Personal and financial information of 3,000 current and former employees of Columbia University and 500 other individuals have been available online from January 2010 to March 10, 2012, according to a breach notification sent out by the education institution last week.
The file containing names, addresses, Social Security numbers and bank account numbers (but not the names of the banks or the routing numbers) of the affected individuals ended up online after a programmer saved it by mistake on a public server, and Google expectedly indexed it.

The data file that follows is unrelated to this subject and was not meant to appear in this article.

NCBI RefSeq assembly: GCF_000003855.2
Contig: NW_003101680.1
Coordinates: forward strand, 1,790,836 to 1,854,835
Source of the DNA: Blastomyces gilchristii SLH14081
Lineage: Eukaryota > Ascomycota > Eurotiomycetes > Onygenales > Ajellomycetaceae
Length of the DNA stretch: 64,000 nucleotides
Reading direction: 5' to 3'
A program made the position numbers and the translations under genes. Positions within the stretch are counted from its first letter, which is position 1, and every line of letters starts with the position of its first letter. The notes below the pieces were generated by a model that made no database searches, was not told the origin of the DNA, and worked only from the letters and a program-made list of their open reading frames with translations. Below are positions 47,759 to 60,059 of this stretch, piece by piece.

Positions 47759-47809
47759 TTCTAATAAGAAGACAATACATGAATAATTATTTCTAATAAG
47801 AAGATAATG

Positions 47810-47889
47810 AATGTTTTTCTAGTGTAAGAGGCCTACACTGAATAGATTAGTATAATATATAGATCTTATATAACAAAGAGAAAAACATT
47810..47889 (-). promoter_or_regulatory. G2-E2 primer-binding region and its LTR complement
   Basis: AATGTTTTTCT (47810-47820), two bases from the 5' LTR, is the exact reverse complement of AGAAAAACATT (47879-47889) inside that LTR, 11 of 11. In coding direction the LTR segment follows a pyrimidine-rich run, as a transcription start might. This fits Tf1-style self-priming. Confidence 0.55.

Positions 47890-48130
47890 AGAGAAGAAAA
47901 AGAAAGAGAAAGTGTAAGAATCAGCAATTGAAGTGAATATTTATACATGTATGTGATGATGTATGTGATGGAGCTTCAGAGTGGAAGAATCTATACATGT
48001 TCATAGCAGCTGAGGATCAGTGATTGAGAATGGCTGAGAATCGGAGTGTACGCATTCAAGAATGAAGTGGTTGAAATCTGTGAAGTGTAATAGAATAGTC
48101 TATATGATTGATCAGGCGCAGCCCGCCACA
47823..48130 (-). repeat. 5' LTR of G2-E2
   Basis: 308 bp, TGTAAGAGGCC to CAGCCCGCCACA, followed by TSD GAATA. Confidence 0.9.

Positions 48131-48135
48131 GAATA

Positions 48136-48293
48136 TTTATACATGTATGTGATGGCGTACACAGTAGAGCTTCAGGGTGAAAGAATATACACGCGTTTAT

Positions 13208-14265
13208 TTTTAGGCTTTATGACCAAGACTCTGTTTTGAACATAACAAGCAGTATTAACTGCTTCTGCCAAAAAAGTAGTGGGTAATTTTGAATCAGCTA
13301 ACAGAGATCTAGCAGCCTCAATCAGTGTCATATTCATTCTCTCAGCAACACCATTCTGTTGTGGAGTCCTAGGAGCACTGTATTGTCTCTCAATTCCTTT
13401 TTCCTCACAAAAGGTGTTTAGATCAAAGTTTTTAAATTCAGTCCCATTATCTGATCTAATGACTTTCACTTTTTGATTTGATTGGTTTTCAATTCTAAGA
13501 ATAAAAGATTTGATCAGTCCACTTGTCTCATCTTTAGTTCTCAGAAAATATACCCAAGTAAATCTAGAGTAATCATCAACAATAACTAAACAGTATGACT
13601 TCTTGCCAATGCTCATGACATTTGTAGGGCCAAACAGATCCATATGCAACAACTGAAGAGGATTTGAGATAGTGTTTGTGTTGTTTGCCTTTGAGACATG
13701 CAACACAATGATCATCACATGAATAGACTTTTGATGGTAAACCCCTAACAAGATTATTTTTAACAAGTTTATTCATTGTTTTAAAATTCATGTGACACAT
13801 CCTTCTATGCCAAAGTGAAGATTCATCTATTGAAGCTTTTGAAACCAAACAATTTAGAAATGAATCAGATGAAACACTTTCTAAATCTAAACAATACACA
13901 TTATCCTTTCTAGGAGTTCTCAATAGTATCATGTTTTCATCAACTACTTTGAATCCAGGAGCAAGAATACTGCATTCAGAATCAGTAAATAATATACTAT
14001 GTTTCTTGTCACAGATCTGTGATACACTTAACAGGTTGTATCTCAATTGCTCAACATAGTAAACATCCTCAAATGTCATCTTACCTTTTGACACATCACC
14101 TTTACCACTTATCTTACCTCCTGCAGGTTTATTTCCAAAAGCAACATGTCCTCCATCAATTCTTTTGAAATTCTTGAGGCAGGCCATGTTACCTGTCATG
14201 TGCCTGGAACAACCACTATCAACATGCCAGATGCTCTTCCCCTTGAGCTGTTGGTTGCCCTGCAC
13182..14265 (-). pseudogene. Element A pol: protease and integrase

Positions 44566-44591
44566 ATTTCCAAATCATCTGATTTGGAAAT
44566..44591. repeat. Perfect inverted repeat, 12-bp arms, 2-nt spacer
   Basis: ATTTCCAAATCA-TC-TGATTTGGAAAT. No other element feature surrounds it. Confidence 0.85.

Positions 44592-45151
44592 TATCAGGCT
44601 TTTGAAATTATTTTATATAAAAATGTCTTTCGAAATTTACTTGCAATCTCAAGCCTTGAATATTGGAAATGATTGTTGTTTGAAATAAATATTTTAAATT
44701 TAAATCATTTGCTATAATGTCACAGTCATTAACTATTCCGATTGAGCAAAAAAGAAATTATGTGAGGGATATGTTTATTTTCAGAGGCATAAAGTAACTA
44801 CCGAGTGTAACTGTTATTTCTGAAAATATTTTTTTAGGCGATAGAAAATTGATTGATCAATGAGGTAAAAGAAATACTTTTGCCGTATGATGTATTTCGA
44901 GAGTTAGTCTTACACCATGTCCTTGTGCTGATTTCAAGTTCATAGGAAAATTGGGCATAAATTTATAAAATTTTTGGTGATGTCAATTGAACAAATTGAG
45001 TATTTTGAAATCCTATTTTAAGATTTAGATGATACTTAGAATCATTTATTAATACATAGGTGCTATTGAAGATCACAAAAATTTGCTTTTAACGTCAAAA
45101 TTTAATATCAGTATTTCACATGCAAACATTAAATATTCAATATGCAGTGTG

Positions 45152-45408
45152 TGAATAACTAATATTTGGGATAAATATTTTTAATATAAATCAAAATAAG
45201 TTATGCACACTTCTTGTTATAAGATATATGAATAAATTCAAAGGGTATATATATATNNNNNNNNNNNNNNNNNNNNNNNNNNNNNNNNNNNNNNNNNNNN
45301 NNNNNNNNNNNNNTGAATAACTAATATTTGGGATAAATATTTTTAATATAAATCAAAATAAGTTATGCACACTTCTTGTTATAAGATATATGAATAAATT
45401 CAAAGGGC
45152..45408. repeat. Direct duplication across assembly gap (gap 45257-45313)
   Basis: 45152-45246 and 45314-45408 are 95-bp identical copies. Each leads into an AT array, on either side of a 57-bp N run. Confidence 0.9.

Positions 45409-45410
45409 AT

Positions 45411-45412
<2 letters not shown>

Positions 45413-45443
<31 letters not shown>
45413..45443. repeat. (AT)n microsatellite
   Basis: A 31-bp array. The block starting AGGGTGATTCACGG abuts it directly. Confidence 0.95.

Still, it took over to years to discover them mistake – presumably, after one of the affected individuals was shocked to discover the information when doing some online reputation checking? – and the file was finally pulled and deleted from Google’s Index.
Even though access logs for the file say that it was not accessed by anyone while it was online, the university – likely schooled by four similar incidents that happened to it in the last seven years – has promptly notified the victims about the matter, apologized, and offered a free two-year subscription to a credit monitoring system to each of them.